Army Chaplain, His Daughter, A Letter
QUI NHON, RVN—U. S. Army Chaplain (Lieutenant Colonel) Robert C. Young (wife, Betty L., … Stockton, Calif.), serving with Headquarters and Headquarters Company, 58th Field Depot, received a letter from his 16 year-old daughter, Lynn, a Stagg High School junior in Stockton, Calif., who included a civics class paper that revealed her thoughts on the Vietnam crisis.
Titled “The American Woman’s Role in the Vietnam War,” the article gave Chaplain Young pause for thought.
“I was very surprised that any teenage American student, even my daughter, would be so moved by present world troubles to think at length about them,” reflects the 38 year-old chaplain.
“I am very proud to know some of America’s youth are thinking about their relationship to the world, and wish to put their thoughts into meaningful action,” continues the World War II veteran.
To express her thoughts and bare her emotions, Lynn wrote the following article:
“Picture a young woman, soft golden hair falling on her shoulders, sitting in an easy chair while writing a letter. Suddenly, as if from nowhere, tears cloud her eyes and for a few moments she finds herself in an emotional upheaval.
Or look at the mother of four youngsters helplessly trying to send her children to church on Sunday morning, although she herself has lost all faith in God.
Watch the girl next to you in class stare at the floor, her thoughts miles away, suddenly tense up as she tries to hold her composure and keep her inner thoughts from showing.
These women are the unknown. They have lost their faith in our society. They are lonely and afraid. Yes, these women all have something in common. Someone very dear and close to them, a boyfriend, a husband, or a father is in Vietnam. They anxiously await the daily letter of good news and they fear the very letter of death.
But, is this the only way of life for them? Is there no way the American woman can share the burden of the war. Let’s see how their personal needs can be satisfied.
For many, who are still in school or who have no special talents, the closest link to their loved one is a daily letter of love or perhaps an occasional tape recording of a special home event such as a birthday. Pictures, too, can add many a blessing to a tired, worn out soldier. And oh, what joy to receive a special homemade cake or favorite food in the mail. And the pleasure of packing such a box is immeasurable to the left behind woman. By these tokens of love the man feels a sense of deep understanding and the woman’s desire to be needed and appreciated is fulfilled.
Others, however, feel they do have a special talent and are eager and willing to face personal hardships. They are ready to support their country and want to aid the badly wounded soldiers; the ones with a lost arm or leg or a serious chest wound. These American women are finding and filling a useful role in Vietnam.
What about the actress or comedian? Can she find a way of bringing entertainment or laughter, a sign of hope to a company in rain-drenched tents whose substitute for home cooking was a can of C-rations? Of course! Phyllis Diller gave up her own Christmas to make a tour with Bob Hope. Together they were able to ring a sign of laughter, a sign of hope to a company of American soldiers. For a few cherished moments the bitter war was forgotten and peace and love were remembered. Once again an American woman shared the Vietnam crisis with the American man.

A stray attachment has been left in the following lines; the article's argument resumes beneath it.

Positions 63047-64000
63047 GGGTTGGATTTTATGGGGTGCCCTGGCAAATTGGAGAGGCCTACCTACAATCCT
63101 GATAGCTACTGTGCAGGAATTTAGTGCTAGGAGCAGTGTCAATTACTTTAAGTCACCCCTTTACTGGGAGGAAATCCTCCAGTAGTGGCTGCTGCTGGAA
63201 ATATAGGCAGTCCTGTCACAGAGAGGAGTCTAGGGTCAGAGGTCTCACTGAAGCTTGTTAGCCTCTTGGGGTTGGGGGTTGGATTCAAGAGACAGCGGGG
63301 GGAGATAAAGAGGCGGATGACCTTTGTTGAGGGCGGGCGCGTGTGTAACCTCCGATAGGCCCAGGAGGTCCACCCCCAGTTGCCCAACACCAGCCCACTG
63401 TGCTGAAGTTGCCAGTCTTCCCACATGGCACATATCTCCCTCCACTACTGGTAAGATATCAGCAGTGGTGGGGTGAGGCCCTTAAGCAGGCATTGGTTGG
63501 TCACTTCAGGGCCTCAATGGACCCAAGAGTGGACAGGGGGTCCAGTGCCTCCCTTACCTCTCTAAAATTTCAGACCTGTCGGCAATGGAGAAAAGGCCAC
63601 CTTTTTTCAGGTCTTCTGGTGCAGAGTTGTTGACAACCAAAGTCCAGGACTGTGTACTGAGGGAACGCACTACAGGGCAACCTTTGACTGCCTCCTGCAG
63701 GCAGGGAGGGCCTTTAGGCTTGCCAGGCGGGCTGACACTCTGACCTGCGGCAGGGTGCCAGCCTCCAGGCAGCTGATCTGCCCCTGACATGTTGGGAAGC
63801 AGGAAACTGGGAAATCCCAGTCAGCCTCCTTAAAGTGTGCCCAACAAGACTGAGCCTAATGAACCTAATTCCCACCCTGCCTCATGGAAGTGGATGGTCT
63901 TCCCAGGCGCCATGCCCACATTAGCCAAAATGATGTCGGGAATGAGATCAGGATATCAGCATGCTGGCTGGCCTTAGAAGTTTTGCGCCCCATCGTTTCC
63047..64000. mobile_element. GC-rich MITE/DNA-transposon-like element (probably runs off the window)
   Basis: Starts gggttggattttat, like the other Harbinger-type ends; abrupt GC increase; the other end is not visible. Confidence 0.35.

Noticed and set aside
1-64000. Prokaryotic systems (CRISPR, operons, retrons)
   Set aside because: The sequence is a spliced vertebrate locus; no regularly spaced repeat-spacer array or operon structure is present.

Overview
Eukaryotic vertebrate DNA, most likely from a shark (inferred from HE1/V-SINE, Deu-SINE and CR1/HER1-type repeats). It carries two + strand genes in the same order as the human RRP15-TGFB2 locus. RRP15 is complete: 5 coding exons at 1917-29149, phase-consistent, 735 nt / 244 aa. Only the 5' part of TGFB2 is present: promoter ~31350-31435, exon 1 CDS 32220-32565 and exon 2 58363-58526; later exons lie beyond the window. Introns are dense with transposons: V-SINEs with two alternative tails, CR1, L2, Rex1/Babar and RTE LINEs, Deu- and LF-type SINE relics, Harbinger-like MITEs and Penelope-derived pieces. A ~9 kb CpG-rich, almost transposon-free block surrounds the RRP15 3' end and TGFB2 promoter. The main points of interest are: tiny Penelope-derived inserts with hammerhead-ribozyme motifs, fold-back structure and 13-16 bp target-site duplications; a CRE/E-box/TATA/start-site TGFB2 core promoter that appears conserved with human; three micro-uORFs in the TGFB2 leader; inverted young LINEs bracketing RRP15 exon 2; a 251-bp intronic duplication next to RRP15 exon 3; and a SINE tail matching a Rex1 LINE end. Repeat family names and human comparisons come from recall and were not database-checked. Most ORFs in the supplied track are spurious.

For the more daring woman the job of a newspaper or magazine reporter lies open. To have an informed homeland is equally important to having an organized battle front; informed people will do their share in supporting the war effort. The soldier in Vietnam is thus recognized and gains a deeper sense of loyalty with many to back him. But, by all means, the American woman does not have to serve in Vietnam to show her loyalty and to satisfy her personal desire to ‘suffer’ with her loved one. Right here in Stockton (California) in Sharpe Army Depot which deals with much of the war supplies going to Vietnam. Just ask an employee there how it feels to work with incoming and outgoing supplies. Ask a woman what it’s like to work in data processing when she knows her work is a very vital part of the supply movement to Vietnam; she will tell you there is deep satisfaction.
And finally, the individual work in a church group is another way the American woman can satisfy her needs and desires to help out with the war. Many clothes and books are collected and sent to a loved one or an Army chaplain, so that he can distribute the items as thought best to the poor and needy of the war or the overworked soldier. This is a way of sharing the war’s heavy burden.
So, as you see, there are numerous roles the American woman can play in the Vietnam War. Whether it is by sending letters, through nursing or entertaining, or by informing the nation of war happenings, by working in defense industries or through a church group, the needs of a woman can be satisfied and great assistance can be given to the war.
Picture once more a happy, useful woman sitting in her easy chair writing her daily letter. But this time tears of sorrow do not fall, but tears of happiness in their place. This woman is glad she is an American and she is glad to be able to say that she too feels the burden of the war and that she cares.”
Lynn’s father, smiling broadly, hints of his youngest girl’s ambition for the future, “She’s planning a teaching career . . . unless some good looking man gets in the picture and proposes marriage.”
Article data: Information Office, 1st Logistical Command, APO San Francisco 96307, Telephone: ARVN 31684, Release #393-67. Cleared by ARVN-IO. Date: Aug 17 1967.